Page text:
I’ll admit, by the first few weeks of September I’m getting tired of canning. Two runs a day for 2 weeks straight, dozens of quarts, double-dozens of pints, and I’ve had enough of the preparation, the cleaning, the water, the heat. Don’t get me wrong: even at the tail end of the harvest when I’m “canned out”, there is still no greater satisfaction than cracking a canner load of beyond-organic salsa from all garden-grown produce, and knowing I’ve taken another […]
It’s the most gut-wrenching thing an aspiring orchardist has to do every spring: thin the crop. Amidst the flush of life and potential on display in the many subtle hues of green, an orchardist must bring cold-hearted callousness to bear on his or her bearing trees. Fruit abortion. Plucked in their innocence. Too young…far too young.
Putting meat on the table the old-fashioned way is a long standing tradition of the self-reliant. Ask any new homesteader what their most-desired skills are and you’ll likely find “hunting” in the top 5, at least for those who weren’t raised in a hunting family. And so it was that I, Br0therH@rold, the APB resident Green Thumb finally got blood on my hands. After years of enduring the hysteric chittering laughter of squirrels on Mr. Paranoid’s woodlot as they flitted […]
In a classic case of “if you build it, they will come”, what I considered to be a failed Mason Bee experiment, nature has miraculously turned into a success story.
You may recall my experiments with low tunnels for squash and low tunnels for sweet potatoes. I’m always looking for opportunities to get an early start on spring, or to hang on to the last breaths of fall before winter takes hold. Low-tunnels are an easy and cost effective way to extend the growing season and this year I’ll be experimenting with low tunnel tomatoes.
When nighttime temps are still just below freezing, but daytime temps are rising into the 40s and even 50s, it’s time to get into the orchard and do dormant pruning. Personally, I prefer to dormant prune in the late fall, well after leaf-drop but before the ground is totally frozen, however sometimes life gets in the way of making that happen on time. Early spring dormant pruning is still a good option though. I like to wander down to the […]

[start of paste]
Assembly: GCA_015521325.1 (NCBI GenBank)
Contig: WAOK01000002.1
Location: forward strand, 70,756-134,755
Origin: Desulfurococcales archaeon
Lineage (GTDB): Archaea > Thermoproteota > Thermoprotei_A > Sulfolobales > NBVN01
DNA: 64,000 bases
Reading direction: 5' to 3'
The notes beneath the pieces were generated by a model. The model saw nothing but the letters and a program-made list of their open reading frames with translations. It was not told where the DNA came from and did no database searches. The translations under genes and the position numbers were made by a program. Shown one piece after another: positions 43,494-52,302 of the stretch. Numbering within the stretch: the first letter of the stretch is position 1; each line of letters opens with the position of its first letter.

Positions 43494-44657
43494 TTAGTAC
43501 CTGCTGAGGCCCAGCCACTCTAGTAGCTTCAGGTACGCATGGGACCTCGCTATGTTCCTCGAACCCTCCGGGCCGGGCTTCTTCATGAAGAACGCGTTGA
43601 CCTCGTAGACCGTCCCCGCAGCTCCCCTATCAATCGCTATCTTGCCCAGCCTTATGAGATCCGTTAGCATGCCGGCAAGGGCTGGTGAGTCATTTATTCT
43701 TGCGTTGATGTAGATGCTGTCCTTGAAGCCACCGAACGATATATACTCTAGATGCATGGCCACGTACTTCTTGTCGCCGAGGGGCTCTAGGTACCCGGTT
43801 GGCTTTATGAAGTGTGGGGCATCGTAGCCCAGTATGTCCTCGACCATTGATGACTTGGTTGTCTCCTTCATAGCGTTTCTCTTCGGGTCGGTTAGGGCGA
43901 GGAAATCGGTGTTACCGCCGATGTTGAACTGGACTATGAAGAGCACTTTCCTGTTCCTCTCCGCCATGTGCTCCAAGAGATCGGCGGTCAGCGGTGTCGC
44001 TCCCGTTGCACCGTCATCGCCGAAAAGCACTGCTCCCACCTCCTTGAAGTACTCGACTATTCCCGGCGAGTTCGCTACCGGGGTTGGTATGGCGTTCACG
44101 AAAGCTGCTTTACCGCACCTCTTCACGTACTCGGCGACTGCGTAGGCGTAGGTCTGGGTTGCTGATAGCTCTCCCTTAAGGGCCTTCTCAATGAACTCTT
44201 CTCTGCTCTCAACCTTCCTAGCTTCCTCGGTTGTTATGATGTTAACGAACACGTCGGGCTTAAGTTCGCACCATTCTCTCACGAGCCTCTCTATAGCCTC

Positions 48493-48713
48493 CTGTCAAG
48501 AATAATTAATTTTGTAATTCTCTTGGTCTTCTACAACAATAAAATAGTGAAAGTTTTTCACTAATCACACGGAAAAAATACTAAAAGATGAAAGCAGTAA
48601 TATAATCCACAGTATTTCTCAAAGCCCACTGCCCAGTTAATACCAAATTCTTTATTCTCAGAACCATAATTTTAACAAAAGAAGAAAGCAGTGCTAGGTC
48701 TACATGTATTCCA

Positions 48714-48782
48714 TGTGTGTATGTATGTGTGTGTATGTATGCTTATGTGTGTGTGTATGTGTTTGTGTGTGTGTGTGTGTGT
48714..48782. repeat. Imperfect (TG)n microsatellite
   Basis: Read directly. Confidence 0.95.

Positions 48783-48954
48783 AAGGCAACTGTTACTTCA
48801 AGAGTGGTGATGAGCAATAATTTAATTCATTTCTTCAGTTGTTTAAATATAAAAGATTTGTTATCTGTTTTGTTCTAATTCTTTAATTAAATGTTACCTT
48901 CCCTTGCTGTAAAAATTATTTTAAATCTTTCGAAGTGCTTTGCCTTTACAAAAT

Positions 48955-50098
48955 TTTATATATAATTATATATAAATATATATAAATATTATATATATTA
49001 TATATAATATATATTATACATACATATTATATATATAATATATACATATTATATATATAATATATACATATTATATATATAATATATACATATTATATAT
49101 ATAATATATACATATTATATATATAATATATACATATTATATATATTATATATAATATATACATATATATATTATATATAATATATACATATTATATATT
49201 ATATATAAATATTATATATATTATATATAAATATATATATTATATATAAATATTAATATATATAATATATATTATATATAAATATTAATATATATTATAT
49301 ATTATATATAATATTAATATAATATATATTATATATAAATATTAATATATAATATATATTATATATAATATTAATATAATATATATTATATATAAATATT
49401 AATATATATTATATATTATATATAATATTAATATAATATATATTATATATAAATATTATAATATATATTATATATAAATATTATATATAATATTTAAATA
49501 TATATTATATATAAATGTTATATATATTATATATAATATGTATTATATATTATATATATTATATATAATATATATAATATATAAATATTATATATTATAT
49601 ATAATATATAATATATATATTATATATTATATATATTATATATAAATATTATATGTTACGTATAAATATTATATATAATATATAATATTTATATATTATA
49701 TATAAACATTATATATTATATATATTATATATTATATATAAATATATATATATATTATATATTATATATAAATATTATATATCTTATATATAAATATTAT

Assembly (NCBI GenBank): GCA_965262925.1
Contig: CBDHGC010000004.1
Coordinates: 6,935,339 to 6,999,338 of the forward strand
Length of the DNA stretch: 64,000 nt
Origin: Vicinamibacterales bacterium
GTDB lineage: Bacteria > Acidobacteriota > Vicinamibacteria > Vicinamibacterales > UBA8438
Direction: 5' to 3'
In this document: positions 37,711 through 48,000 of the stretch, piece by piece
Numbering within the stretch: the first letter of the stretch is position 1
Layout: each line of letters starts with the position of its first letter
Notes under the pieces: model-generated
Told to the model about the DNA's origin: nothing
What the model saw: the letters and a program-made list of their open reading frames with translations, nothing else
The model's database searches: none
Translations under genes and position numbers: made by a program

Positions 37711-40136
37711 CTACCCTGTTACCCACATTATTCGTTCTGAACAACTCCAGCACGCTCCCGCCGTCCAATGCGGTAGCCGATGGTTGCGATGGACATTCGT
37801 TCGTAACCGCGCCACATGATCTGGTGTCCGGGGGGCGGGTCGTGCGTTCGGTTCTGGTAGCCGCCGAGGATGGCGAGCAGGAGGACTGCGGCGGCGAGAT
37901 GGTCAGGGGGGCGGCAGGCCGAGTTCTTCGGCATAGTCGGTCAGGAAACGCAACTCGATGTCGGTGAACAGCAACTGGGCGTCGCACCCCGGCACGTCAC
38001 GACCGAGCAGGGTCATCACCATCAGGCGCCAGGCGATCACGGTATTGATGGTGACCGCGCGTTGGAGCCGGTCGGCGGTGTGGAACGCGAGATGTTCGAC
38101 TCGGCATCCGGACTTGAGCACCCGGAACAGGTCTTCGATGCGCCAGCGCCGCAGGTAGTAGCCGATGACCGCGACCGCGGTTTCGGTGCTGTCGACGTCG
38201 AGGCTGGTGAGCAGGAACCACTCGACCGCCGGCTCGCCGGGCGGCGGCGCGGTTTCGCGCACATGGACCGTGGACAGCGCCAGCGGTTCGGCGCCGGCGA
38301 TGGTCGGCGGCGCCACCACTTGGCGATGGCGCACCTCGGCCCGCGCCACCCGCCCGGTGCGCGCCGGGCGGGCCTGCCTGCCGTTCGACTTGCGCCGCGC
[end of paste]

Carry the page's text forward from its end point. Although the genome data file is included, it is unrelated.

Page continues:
I had a blow-out kit review performed by a “professional”. My cousin is a 1st Lieutenant in the Army, a trained combat medic, and a civilian paramedic with over 25 years of experience in one of the busiest metro areas in the country. Amongst other great conversation, I threw him my blow-out kit off my chest rig and asked for an honest assessment. Here is his candid feedback.
Today was just another “Labor” Day on the Homestead. Instead of sitting around, eating cheesepuffs and celebrating pension shortfalls, cadillac insurance plans, and 30 hour work weeks, I commemorated the day like most Americans would have prior to 1882: by actually working. First up, the annual deep clean of the chicken coop was in order. We clean the coop monthly, but this was the *deep* clean: muck it out, hose it out, then scrub it down with a 10% solution […]
Pressure canning can be a bit intimidating. I know it was for me when I first started, but sooner or later you just have to do it: face that fear of the shigity-shhi-sh-shaker weight and learn to love the steam bomb (I’m aware I just said “bomb” in a post about pressure canners. “Honey, someone’s at the door…“) This post is not in any way meant to be comprehensive guidance to pressure-canning, but rather a demonstration of the tried-and-true recipe that […]
I took the family camping this weekend for the first time ever. I mean, it was sort of camping. My parents gave us their popup camper and we went to a campground 15 minutes from the house. We had electricity, running hot water, and real bathrooms not too far away. I figured I would ease them into it gently. I even let them bring electronic devices (I had my laptop too). So it was an experiment. Lots of lessons (re)learned. […]